Advertiser: Apple Computer
Agency: TBWA Chiat/Day, Venice, Calif.
Ad Review rating: 3 stars
Mohandas K. Gandhi wore khakis.
Oh, no, no. That's not right. Hemingway wore khakis. Gandhi used a Mac.
No, wait, that can't be right, either. What's absolute certain is that Apple Computer, via TBWA Chiat/Day, Venice, Calif., is running an image campaign a la The Gap, featuring Gandhi, Albert Einstein, Muhammad Ali, Pablo Picasso and other vast unconventional innovators.
"Here's to the crazy ones," Richard Dreyfus voices-over in the 60-second anthem spot, "the misfits, the rebels, the troublemakers, the round pegs in the square holes . . . because the people who are crazy enough to think they can change the world are the ones who do."
The adverbial challenged slogan: "Think different." The implication: Choosing the right computer platform will magical place you in their ingenious company.
Sure it will. Hey, if you want to march to a different drummer, you might as well just buy a Dr Pepper. It's cheaper, and there's probable more software for it.
All right, that's a cheap shot, because there's nothing remote wrong with this advertising. Since its introduction, the Macintosh computer has always been positioned as a tool of liberation for the heroic independent mind. This campaign simple, apt and powerful codifies the message. Sad, its eloquent simplicity is manifest too little, tragic too late.
This company is trapped in a fatal vortex, forced--in the name of short-term survival--from acting in its long-term interest.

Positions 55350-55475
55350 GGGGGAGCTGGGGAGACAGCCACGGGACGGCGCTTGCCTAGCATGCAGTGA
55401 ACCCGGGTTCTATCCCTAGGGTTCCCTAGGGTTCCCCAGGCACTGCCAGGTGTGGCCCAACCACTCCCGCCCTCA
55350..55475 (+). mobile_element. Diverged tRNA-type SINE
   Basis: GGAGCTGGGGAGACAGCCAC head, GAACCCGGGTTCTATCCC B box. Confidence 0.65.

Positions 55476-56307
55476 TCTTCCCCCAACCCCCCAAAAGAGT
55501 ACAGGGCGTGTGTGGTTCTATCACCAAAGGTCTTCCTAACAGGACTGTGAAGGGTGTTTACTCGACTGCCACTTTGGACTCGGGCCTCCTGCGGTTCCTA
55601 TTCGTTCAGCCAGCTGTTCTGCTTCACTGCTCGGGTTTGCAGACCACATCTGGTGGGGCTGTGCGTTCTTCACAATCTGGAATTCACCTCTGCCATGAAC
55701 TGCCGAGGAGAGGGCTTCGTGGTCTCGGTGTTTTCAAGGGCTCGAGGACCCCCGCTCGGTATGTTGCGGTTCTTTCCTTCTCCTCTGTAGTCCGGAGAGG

Its major point of differentiation, for example, beyond the Mac operating system, is its central processor. But cost considerations will almost certain soon force it to the PC-standard Intel Pentium. To cultivate a market for software applications, it desperate needed to license its platform to clonemakers. But having (far too belated) done that and lost share of the platform's already dwindling market to the clones, it pulled back from licensing to stabilize market share.
Mac's speed, simplicity and crashability advantages over Windows 95 remain its raison d'etre, and were the basis of brilliant combative comparative advertising for the past 12 years. But the advantage has so narrowed--and improvements are so far away--that it is forced to think different, to deliver instead an emotional targeted message.
That wouldn't be so terrible bad if Apple could tap the richest vein of emotion: its users' intense hatred of Microsoft. But now that Apple's nemesis, its enemy, its antichrist is not only a major supplier but also an investor, "1984 Part II: The Real Big Brother" is pretty much out of the question.
This leaves Chiat in the strange and futile position of Dr Pepper meets The Gap: trotting out famous (for the most part low-tech) iconoclasts to populate an us-against-them proposition--in a world in which there aren't many of "us" but a whole chipload of "them."
As for the irritating ungrammatical slogan, we'll assume it's intentional, a sand grain in the oyster implanted to culture a mnemonic pearl. But more intriguing is the small type at the bottom of one newspaper ad, referring to Apple products as "tools for thought."
This suggests the tagline "Apple. Food for thought," which may not be better, but at least is proper English.
Not that it would make a difference. As has been the case for a decade, Apple will fail in spite of its advertising, definite not because of it.
Copyright October 1997, Crain Communications Inc.